You are currently viewing Savings vs Investment: Which is Better?

Savings vs Investment: Which is Better?

  • Home
  • Savings vs Investment: Which is Better?
Share This Blog

The delusion of finding a better recourse between savings and investment is an ancient battle. Many people believe that both concepts are the same when you’re investing you’re indirectly saving money. Well, one can say that investment gets you into the habit of saving. But again, the concepts are different.

Let’s understand the difference between these two concepts-

What is savings?

The basic definition of savings is the amount of money that is saved after all the main expenses have been taken out.

For example, consider that your monthly income is Rs. 40,000. Out of that, the majority of the amount gets spent on your rent which is around 20,000. Including other expenses like electricity, groceries, and internet bills you might end up spending around 10,000, Considering your other expenses with friends and family you might end up spending 6k more. and you will be left with Rs. 4,000, which is the amount left over.

This means, that out of the Rs. 40,000, Rs. 4,000 is the amount that you are saving. But the question is are you honestly saving up this amount? Are you sure you’re not using it up?

India consists of a major accumulation of savings than investing that money. As per Indian Express, it is said that only 2% of the population participates in equity markets directly or through mutual funds. We are believed to be more risk-aversive.

What is an investment?

Investment is nothing but a bigger aspect of savings. With savings, you just save the money, but by investing that money, you are making the saved money work for you.

Investment is done to generate more income in the future. Buy an asset today, wait patiently for the price of that asset to increase, and then sell it at a higher price. You can also borrow or lend the asset, and earn interest on it. An investment is an investment when you open up the possibility of earning future returns.

Let us continue with the original example and assume that you earn Rs. 40,000 per month, and out of that you save Rs. 4,000. Now, with a strategic investment planning move, you decide to initiate a systematic investment plan (SIP) of Rs. 4,000 every month for 5 years. Consequently, the total amount invested accumulates to 2.4 lacs. At a 12% return rate, this sum burgeons to 3.3 lacs, translating to a noteworthy return of Rs. 89,945.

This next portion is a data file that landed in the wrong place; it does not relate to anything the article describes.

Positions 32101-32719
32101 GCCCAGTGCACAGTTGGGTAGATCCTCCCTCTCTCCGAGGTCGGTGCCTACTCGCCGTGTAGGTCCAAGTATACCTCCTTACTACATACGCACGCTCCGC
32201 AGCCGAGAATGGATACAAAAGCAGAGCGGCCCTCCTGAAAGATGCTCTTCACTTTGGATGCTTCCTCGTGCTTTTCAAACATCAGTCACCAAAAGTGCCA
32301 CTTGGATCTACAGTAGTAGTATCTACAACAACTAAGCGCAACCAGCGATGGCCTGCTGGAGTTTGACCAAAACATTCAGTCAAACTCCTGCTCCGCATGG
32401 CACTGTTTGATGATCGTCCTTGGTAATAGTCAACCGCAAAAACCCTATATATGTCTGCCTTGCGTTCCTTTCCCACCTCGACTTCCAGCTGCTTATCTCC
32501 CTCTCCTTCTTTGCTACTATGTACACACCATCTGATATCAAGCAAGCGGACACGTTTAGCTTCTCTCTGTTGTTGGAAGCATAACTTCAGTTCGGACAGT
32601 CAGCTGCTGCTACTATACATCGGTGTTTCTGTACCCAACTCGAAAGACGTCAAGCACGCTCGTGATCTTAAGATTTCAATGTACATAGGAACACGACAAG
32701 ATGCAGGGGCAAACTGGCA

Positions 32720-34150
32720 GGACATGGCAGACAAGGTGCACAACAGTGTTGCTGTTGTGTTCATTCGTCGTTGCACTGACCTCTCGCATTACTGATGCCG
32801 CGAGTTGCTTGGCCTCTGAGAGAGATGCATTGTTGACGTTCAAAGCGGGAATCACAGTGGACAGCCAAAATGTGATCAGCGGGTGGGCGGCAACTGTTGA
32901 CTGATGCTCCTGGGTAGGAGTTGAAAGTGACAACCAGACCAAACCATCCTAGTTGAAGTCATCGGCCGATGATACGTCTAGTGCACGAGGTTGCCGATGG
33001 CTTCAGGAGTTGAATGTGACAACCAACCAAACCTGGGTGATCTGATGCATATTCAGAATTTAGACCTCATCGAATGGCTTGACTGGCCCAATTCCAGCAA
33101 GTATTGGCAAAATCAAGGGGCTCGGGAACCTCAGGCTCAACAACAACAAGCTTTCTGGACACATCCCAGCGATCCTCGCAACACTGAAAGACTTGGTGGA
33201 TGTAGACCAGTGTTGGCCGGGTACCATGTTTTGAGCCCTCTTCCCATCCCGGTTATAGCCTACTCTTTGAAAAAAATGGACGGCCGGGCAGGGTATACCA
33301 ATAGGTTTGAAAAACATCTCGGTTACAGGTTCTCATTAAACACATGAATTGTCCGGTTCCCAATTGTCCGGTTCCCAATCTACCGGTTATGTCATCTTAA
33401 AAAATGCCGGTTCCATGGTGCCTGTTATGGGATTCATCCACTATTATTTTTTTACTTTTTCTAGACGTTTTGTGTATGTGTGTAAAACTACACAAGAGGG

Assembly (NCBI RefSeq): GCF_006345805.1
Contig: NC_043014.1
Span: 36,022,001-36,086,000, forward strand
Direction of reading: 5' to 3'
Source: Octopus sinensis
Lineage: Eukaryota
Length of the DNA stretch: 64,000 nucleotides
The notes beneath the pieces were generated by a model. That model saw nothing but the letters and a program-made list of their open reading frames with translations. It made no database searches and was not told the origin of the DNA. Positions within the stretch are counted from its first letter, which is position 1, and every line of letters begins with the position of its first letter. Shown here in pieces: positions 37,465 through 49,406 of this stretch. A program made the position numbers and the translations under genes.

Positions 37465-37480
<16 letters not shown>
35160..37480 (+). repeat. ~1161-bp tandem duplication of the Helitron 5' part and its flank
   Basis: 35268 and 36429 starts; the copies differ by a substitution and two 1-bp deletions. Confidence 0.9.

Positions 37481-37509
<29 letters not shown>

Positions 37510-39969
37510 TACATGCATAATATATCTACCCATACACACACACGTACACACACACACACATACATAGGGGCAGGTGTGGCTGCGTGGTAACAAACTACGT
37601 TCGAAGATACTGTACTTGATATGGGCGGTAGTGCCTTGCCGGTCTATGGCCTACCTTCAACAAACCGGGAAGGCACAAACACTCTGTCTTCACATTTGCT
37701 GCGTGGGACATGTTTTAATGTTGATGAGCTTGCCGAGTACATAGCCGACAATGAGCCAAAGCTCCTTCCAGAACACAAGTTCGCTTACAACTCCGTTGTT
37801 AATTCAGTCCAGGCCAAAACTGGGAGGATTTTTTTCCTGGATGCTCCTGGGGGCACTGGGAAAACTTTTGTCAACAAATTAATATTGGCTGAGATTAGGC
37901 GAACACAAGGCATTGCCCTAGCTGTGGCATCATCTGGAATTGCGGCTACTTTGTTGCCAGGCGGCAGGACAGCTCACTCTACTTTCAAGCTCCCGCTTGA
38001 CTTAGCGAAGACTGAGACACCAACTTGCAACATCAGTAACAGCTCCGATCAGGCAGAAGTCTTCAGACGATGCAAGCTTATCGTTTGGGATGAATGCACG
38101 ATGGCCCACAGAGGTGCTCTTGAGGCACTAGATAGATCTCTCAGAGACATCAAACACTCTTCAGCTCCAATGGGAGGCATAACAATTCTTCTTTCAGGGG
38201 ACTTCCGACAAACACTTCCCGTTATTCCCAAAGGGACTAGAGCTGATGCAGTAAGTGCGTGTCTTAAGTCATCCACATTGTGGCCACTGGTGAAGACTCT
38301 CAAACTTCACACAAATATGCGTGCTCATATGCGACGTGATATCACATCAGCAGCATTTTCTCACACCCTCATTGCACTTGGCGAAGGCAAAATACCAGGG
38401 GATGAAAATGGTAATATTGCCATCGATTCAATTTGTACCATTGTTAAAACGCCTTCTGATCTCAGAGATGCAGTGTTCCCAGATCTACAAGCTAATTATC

The major entitlement here is that with the investment you are not only saving money but earning a profit on the saved money too!

How is investment different from savings?

Saving and investment go hand in hand. The two are complementary concepts and are very different.

Saving is the act of consciously not spending a certain fraction of your income. Investment, however, comes from the intention of increasing that saving amount. You simply put your money into something productive, like the stock market, instead of letting it gather dust in your bank account.

For instance, if you had just saved Rs. 4,000 every month, you would have accumulated Rs. 2,40,000 within 5 years. But if you invest that savings, you will get Rs.3.3 lacs and an additional return of Rs. 89,945.

The key difference between savings and investments

Various factors distinguish between savings and investments. Let’s understand these differences-


Risk is the key contributor for people to step back from investing. For people who are not risk-aversive, investing becomes quite tough. Thus, these people end up saving their money in a ‘savings account’.

Depositing money in a savings account or in Fixed deposits minimalizes the risk. Therefore, returns here are very minimal. It is nowhere close to what returns people might have gotten if they had considered investing as an option.

Investing is risky, which comes with the volatility of the market but with great returns. Also, there are options to mitigate and manage risks in your portfolio.

Also Read: What is Financial Risk and How to Control It?


It is believed that having a purpose in life solves many miseries. Having a purpose among financial aspects is crucial too!

See, the basic purpose of savings is to have money, stocked up for emergencies. Savings money is highly liquid and thus can be used for any situation, be it a medical one funding a party, etc. But the problem with saving is that here the money cannot grow itself. In other words, it can’t work for you!

There is a human tendency that no one wishes to see their money go. But everyone will love it when it comes back with fruitful returns. The investment serves the best when it is done for a longer term as then the power of compo works immensely!